However, despite this, we have seen rising income inequality within countries. So while incomes in China are getting ever closer to those in the US, Americans relative to each other are moving further apart. This is partly a consequence of the Fourth Industrial Revolution, which is taking away middle-class jobs.
This is different from previous industrial revolutions, which essentially benefited the poor. People moved from low-paid agricultural jobs to better-paid ones in the city. And in previous industrial revolutions the far slower pace of change meant that, although people did lose jobs, they gained them somewhere else. They had time to adapt.
That is not the case any more. And because technological changes are now so rapid and the middle classes suffer as a result, there are political consequences, notably the current waves of populism: Trump, Brexit, Le Pen, the rise of neo-Fascism and leftist movements in Europe are examples.
4. A massive increase in the working population
The fourth trend, which we discuss in the Competitiveness Report, is that over the last few decades 4 billion people, especially people in Asia, have entered the world’s labour market. These people are highly skilled, well trained and educated, and they have taken jobs from developed countries.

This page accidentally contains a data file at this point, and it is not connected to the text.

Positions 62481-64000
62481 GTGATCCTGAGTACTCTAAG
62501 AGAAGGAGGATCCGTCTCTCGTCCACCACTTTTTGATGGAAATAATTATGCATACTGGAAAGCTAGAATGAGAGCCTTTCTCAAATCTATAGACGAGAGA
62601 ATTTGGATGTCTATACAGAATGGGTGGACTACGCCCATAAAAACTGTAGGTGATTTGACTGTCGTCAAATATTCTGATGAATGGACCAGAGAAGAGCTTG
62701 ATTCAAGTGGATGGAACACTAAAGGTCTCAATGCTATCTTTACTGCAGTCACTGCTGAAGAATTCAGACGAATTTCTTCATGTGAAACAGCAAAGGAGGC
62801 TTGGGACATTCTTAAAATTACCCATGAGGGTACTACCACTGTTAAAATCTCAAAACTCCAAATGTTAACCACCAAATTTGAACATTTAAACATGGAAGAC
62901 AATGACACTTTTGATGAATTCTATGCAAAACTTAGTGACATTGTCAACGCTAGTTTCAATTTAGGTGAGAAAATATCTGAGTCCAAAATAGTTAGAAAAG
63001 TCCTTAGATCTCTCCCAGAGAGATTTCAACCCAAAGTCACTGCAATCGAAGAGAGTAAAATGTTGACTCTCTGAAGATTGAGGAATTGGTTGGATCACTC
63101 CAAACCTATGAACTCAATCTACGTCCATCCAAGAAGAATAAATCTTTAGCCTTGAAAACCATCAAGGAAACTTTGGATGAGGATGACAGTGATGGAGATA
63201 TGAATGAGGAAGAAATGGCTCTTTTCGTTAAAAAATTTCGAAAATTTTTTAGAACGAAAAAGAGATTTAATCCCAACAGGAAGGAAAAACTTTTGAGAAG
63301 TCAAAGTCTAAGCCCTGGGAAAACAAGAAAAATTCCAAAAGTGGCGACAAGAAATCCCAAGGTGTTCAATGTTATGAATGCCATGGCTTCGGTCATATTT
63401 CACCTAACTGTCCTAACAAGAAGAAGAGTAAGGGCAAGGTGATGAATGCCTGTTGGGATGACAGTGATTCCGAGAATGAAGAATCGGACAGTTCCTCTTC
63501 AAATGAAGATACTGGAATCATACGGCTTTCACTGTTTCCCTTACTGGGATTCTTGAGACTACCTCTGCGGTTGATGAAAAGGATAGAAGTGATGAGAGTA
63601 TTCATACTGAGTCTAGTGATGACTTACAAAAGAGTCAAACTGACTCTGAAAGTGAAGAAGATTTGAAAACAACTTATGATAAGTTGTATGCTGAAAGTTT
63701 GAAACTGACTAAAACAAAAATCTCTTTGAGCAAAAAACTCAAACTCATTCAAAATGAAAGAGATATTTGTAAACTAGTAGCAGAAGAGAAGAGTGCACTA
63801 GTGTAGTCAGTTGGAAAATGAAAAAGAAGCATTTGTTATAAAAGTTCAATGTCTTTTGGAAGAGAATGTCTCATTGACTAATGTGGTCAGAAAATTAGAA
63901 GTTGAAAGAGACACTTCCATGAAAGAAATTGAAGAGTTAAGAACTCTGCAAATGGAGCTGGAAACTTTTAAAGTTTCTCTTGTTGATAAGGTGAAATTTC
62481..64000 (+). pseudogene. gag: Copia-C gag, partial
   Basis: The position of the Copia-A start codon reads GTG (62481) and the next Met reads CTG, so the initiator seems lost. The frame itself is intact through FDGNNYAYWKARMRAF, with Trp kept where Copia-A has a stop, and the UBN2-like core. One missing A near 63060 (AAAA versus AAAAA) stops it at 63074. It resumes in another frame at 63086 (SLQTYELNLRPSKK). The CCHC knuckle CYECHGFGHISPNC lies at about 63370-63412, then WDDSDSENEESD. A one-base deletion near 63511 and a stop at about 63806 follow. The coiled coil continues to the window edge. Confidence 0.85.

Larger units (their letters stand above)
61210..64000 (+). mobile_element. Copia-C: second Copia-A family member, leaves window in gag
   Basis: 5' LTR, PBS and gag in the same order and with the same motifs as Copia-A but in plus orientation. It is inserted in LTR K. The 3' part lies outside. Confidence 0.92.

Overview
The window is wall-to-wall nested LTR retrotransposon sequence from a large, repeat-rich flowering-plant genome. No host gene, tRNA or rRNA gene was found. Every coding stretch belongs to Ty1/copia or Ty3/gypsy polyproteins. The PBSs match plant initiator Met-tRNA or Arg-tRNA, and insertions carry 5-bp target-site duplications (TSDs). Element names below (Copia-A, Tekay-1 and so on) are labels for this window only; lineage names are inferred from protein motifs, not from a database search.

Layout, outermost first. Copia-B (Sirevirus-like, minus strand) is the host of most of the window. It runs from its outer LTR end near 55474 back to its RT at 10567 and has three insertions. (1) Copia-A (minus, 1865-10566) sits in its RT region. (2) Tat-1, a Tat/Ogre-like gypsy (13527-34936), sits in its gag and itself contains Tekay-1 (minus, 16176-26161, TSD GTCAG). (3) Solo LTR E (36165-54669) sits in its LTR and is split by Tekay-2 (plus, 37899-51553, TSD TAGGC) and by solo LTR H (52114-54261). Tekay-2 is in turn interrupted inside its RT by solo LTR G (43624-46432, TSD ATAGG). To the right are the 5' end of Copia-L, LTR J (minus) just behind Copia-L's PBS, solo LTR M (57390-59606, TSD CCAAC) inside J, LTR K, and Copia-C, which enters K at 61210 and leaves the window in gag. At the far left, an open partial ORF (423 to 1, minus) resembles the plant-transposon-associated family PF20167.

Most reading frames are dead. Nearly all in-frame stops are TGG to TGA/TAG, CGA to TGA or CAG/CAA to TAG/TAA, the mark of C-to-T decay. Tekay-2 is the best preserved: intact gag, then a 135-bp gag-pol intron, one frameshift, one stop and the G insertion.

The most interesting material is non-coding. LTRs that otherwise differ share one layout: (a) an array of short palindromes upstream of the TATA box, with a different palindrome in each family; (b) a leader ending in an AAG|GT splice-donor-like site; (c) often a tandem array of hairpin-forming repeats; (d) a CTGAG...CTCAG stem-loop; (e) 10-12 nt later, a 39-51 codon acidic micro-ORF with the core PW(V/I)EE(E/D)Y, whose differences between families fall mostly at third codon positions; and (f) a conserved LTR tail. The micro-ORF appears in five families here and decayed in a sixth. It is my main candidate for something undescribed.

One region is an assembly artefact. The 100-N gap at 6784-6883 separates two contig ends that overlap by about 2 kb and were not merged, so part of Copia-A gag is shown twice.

This has also contributed to populism, and was one of the main complaints of those who supported Donald Trump or Brexit — “We are losing jobs to foreigners.”
The consequence has been a backlash all over the world against trade, against globalization; and a dangerous strand of neo-nationalism has emerged.
What is needed
It is vital, then, that we change labour policies in the West. It is increasingly clear that we need to combine flexibility with job security, because it is also increasingly clear that these two are not incompatible.